It's a bit of trial and error...
They only make so many sizes in the range we're in, two that are very similar to be exact so you may have to buy a couple of different sizes to be sure although I believe either size would fit (I think the other size is for a 12 gauge wire).

Wire size 14-16, I'm pretty sure that's awg they're referring to.

One other thing, you mentioned brake terminal...
Did you mean the connector with the letter B on the ignition switch, or something else?
 

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Terminal photo. The green one is the one that goes to the brake switch.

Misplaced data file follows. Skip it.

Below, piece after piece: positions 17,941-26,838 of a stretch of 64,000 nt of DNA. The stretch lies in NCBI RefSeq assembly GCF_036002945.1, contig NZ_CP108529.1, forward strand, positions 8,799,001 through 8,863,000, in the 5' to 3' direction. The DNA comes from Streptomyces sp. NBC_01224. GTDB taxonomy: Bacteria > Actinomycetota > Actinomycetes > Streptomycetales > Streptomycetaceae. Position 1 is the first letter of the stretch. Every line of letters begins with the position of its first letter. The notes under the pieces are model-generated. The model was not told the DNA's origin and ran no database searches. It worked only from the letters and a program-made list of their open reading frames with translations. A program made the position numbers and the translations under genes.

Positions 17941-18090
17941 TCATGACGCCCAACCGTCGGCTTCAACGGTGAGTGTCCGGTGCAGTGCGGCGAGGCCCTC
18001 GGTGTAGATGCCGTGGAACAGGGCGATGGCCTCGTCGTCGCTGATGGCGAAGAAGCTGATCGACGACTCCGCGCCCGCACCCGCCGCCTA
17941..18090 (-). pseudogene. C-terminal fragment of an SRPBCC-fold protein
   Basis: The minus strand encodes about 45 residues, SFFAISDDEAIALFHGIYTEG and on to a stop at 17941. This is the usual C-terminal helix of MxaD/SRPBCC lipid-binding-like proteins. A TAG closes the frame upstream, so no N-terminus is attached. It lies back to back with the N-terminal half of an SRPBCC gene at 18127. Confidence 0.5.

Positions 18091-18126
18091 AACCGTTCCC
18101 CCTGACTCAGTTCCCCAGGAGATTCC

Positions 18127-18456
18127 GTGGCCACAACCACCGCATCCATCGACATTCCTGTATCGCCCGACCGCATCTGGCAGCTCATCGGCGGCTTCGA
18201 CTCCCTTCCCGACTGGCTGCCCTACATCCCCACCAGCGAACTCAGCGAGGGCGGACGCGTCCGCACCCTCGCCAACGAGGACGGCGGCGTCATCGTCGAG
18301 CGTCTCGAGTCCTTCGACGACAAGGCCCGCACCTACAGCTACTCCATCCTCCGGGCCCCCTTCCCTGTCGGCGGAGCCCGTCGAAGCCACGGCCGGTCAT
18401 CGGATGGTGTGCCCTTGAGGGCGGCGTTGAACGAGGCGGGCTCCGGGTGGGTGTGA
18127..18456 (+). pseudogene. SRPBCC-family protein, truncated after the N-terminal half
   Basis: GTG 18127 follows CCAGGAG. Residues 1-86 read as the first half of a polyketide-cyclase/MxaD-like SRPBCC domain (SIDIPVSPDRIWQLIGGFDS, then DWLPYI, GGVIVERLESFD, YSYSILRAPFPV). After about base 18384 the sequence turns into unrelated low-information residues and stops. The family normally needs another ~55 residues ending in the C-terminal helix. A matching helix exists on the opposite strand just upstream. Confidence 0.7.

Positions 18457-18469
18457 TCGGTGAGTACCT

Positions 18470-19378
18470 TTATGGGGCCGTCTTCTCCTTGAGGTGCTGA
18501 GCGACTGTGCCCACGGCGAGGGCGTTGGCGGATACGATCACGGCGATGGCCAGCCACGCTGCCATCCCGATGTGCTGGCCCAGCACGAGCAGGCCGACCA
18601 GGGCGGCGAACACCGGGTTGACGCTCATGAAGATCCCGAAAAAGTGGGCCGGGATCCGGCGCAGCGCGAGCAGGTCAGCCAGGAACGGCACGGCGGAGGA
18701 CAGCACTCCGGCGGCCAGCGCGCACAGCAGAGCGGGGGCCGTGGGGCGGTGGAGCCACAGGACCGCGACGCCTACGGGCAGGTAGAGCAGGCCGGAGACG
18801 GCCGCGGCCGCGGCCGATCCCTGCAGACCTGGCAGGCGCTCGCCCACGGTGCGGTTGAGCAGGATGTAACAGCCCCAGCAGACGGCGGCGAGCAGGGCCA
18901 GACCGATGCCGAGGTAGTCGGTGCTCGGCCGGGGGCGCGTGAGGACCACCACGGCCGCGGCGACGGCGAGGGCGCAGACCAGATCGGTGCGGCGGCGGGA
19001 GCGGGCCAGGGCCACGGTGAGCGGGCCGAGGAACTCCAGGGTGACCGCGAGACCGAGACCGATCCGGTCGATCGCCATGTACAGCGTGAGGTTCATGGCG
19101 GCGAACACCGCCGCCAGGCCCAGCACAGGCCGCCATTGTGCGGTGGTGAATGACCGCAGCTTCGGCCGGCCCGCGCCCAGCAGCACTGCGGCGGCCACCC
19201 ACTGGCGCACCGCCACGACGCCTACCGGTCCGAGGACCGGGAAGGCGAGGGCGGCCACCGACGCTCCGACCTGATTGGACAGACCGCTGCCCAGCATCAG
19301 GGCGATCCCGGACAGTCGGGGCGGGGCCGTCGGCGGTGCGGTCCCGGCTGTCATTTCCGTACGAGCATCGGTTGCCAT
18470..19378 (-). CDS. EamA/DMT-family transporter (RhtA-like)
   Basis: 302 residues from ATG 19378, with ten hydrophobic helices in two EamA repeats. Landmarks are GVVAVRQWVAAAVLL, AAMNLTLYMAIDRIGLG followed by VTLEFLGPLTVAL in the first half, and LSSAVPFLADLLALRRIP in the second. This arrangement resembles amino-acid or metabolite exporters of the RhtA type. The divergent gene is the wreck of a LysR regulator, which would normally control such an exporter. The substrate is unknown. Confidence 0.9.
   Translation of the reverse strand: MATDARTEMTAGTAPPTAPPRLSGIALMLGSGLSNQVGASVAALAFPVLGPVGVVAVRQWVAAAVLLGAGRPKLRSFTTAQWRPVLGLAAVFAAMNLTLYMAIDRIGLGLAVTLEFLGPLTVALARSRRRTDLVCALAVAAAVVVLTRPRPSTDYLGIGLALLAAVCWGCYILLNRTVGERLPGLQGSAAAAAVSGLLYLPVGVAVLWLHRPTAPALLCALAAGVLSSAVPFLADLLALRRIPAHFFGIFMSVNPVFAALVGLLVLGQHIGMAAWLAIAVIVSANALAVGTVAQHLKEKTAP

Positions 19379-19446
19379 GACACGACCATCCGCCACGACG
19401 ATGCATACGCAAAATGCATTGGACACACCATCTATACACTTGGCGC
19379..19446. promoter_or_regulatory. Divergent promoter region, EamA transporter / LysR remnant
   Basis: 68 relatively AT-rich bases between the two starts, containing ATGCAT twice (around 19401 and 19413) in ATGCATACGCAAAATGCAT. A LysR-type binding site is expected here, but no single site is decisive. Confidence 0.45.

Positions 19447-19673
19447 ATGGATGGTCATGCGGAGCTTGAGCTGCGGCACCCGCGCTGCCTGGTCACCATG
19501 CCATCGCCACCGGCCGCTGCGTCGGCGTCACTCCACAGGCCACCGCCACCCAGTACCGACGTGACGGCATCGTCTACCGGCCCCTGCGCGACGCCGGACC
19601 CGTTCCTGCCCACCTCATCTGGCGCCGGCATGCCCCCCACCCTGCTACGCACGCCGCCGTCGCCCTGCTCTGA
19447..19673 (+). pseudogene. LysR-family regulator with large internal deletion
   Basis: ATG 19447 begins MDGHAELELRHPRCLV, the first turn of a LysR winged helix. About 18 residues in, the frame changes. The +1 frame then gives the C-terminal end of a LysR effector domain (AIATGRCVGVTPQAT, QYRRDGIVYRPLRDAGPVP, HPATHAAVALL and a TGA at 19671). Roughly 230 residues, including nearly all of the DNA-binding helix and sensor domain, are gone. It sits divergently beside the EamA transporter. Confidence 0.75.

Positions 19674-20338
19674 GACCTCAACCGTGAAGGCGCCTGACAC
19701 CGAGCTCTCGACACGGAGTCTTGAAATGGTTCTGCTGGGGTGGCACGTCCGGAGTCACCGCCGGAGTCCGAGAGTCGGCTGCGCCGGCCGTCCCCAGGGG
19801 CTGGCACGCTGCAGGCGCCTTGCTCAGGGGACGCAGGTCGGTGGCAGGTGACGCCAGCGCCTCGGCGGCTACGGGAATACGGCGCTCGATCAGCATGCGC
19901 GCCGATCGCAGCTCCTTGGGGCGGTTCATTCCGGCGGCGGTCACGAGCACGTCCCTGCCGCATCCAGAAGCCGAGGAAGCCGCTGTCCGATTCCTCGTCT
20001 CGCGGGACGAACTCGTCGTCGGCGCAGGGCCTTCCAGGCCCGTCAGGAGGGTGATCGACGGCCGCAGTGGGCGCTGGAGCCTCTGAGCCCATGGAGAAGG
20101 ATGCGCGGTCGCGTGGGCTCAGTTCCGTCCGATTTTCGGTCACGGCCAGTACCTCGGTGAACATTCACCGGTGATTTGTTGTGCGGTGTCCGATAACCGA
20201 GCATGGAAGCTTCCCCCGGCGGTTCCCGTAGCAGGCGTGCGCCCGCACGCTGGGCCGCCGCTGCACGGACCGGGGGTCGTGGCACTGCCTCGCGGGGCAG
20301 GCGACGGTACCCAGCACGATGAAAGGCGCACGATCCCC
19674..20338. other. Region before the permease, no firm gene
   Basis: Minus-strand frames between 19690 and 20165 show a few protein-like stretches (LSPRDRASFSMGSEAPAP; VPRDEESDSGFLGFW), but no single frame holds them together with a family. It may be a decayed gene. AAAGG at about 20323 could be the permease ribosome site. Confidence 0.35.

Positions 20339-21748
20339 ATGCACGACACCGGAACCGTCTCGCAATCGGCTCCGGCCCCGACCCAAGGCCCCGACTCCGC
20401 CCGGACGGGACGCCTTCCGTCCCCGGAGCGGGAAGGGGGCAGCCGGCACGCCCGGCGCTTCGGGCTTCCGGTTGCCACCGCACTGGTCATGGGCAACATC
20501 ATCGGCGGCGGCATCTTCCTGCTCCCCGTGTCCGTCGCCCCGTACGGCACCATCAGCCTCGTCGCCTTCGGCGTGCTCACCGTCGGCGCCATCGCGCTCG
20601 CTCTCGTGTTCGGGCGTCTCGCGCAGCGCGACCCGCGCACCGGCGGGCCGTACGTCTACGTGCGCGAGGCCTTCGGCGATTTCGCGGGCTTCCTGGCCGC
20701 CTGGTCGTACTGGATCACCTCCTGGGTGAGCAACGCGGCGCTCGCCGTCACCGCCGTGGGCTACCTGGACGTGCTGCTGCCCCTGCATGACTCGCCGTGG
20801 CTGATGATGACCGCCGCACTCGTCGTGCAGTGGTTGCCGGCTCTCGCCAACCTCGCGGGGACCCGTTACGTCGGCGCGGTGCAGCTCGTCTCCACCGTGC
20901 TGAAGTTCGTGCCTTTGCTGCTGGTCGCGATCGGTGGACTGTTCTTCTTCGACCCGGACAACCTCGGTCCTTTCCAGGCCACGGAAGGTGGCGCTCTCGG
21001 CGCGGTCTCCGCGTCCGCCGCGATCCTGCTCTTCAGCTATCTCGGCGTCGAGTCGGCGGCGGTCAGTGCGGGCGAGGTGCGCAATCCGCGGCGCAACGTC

Hmmm...
Those wires in the pictures all look to be pretty solid in terms of a connection, I'm not so sure I'd want to mess with those... Probably best to leave them alone before we make things worse. So if you go testing with a voltage meter and there's no power on those I'd follow them to wherever they come from...

At this point it may be best to obtain an actual Wright mower wiring schematic.
Do you per chance have model and serial number?

Something else that came to mind just now, have you checked / cleaned the battery terminals / posts of corrosion?
Might be a loose battery terminal as well...

Usually an electrical problem on a mower is one simple thing, the hard part is nailing it down.